Summer squabbles and the need for goals

It’s funny; you’d think as a homeschool mom I’d be relieved it’s summer time…time to kick back and take a break from teaching, have long lazy days of relaxing at the beach or park…but actually, it’s been more of me doing household projects neglected during the year while planning camping trips and outings, and the kids spinning their wheels and counting the days till special events.

So I’ve found it’s more challenging to be home with the kids without the structure of homeschool, than with it. Not that we are super regimented, but each day has its basic routine and learning goals and projects. Without this…we’ve had some fun play for a few weeks, but once we were home sick with a summer cold, a lot of squabbling, pettiness, imaginary insults and hurt feelings. 

So today I decided that we needed to make some summer goals… something to focus on and feel good about achieving. Because I think we feel better when we achieve something tangible, than when we simply try to amuse ourselves. Summer boredom is not so much due to a lack of entertainment, as a lack of purpose. 

Here’s what we came up with over morning snack today: 

  
We’ve stuck it on the fridge with giant magnets from my recently visiting brother, so we can see it any time we need something to do. Rather than the kids destroying one corner of the house while I clean another, they can do something fun, useful and cooperative. Right now as I nurse the baby my 10 year old is playing art teacher and helping the younger ones make imaginary planets on big pieces of paper where she traced circles from plates. I haven’t had a ‘police report’ of fighting, name calling, or hurt feelings for over 20 minutes! 😊🎉🎈 For a while I thought I’d have to set up a desk and stay there all day to record filed complaints…

         

Of course, as I write this sentence I hear a fight brewing in the dining room over a secret being kept or something…but hey, we will keep trying! One thing is certain, that seeking personal pleasure and comfort above all is a sure path to misery, because when life is centred on yourself, nothing is good enough and everything displeases. When we instead focus on bringing joy to others, life is an adventure without time for boredom, because there is always someone whose day you can brighten. 

What things do you do as a family to bring joy to others? What summer goals do you have to take advantage of your extra free time? How will you re-create yourself this summer?

“The Wounded Healer” by Henri Nouwen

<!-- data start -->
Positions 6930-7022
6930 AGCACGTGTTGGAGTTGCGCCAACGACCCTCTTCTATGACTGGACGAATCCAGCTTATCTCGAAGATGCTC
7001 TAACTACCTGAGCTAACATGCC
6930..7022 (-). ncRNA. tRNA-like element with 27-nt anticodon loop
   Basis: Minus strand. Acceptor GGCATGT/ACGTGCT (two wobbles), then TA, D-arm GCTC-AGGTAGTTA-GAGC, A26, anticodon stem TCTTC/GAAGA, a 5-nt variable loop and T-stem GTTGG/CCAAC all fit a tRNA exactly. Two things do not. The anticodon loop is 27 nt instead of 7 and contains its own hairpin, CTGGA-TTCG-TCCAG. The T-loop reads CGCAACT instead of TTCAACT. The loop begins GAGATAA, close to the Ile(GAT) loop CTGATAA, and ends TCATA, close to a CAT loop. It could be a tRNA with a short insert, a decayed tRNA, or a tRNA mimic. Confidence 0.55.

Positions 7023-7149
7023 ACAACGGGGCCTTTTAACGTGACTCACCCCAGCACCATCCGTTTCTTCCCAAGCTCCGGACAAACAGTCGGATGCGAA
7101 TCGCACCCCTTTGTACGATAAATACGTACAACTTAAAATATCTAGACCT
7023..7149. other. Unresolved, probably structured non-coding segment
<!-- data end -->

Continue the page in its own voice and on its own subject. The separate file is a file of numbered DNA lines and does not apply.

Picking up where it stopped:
Shortly after I lost my baby Josephine in labour nearly 6 months ago, a friend lent me this book by Henri Nouwen: “The Wounded Healer: In our woundedness, we can become a source of life for others.”  The idea expressed in the subtitle caught my attention, because it spoke a truth that I had recently discovered myself…that my pain and brokenness had become a means of connecting deeply with others, and of helping them release their own pain. 

This process is not one of having all the right consoling things to say, or of having found a magic solution to blot out pain. Emotional healing is not about making pain disappear, but about learning how to live with it while maintaining a sense of hope and joy. 

There is a huge difference here, because one involves living in the reality of our broken world, with a hope that transcends it, while the other involves hoping in a world that doesn’t exist in the present…one without any suffering. 

Acceptance or denial, peace or rebellion. Choices we make every day when we live in pain. 

The world may tell us that life is not worth living when there is deep pain, and that the supposed nothingness of death would be better. But I can honestly say that there are things pain does which are very beautiful: 

Pain breaks down barriers between people and connects hearts. 

Pain makes beauty stand out in sharp relief, and helps one appreciate what was previously taken for granted. 

Pain burns away the fear of being authentically yourself, because the petty concern of what others might think ceases to matter as much. 

Pain rips open your heart to let the world in; no longer do you judge those who are struggling. 

Pain makes you rely on God, because your spirit needs support to bear this weight gracefully. Meaning with God’s grace. With prayer. 

Connection. Gratitude. Authenticity. Compassion. Interior growth. These are all pretty big gifts. They make life more beautiful and worth living. 

When you truly suffer, your heart hurts deeply, but loves more deeply as well. And this love, coming from a humble place of pain mingled with hope, can be a source of life for others.